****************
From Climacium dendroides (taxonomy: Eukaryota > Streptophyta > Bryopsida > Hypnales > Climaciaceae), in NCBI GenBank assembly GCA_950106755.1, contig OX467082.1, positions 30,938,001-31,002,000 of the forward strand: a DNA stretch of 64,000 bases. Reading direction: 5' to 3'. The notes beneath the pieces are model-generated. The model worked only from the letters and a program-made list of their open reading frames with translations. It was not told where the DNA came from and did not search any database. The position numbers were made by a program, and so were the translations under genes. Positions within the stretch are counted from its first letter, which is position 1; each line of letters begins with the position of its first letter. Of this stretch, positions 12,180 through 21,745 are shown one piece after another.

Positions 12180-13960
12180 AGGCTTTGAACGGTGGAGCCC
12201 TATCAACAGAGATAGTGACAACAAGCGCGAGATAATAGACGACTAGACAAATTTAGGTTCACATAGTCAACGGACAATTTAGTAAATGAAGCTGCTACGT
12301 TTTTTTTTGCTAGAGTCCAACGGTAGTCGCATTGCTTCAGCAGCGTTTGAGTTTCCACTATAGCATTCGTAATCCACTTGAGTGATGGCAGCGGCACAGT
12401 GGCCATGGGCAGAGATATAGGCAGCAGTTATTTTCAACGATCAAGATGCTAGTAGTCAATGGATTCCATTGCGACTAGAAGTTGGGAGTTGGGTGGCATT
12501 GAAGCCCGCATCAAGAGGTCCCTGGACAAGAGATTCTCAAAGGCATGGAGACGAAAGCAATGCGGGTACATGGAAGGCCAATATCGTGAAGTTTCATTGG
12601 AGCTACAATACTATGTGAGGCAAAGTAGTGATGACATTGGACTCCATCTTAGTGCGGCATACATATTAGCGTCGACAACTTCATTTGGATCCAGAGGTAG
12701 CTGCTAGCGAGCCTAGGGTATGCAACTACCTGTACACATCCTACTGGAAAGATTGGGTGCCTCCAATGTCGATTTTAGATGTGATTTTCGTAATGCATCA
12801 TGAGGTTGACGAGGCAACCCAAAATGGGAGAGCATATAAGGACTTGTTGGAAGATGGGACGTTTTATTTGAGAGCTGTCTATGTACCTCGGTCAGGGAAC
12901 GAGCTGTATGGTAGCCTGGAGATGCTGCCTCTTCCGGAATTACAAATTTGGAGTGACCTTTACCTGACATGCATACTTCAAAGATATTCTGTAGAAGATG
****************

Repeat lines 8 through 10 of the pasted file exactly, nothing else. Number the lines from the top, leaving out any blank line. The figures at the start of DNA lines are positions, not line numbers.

12601 AGCTACAATACTATGTGAGGCAAAGTAGTGATGACATTGGACTCCATCTTAGTGCGGCATACATATTAGCGTCGACAACTTCATTTGGATCCAGAGGTAG
12701 CTGCTAGCGAGCCTAGGGTATGCAACTACCTGTACACATCCTACTGGAAAGATTGGGTGCCTCCAATGTCGATTTTAGATGTGATTTTCGTAATGCATCA
12801 TGAGGTTGACGAGGCAACCCAAAATGGGAGAGCATATAAGGACTTGTTGGAAGATGGGACGTTTTATTTGAGAGCTGTCTATGTACCTCGGTCAGGGAAC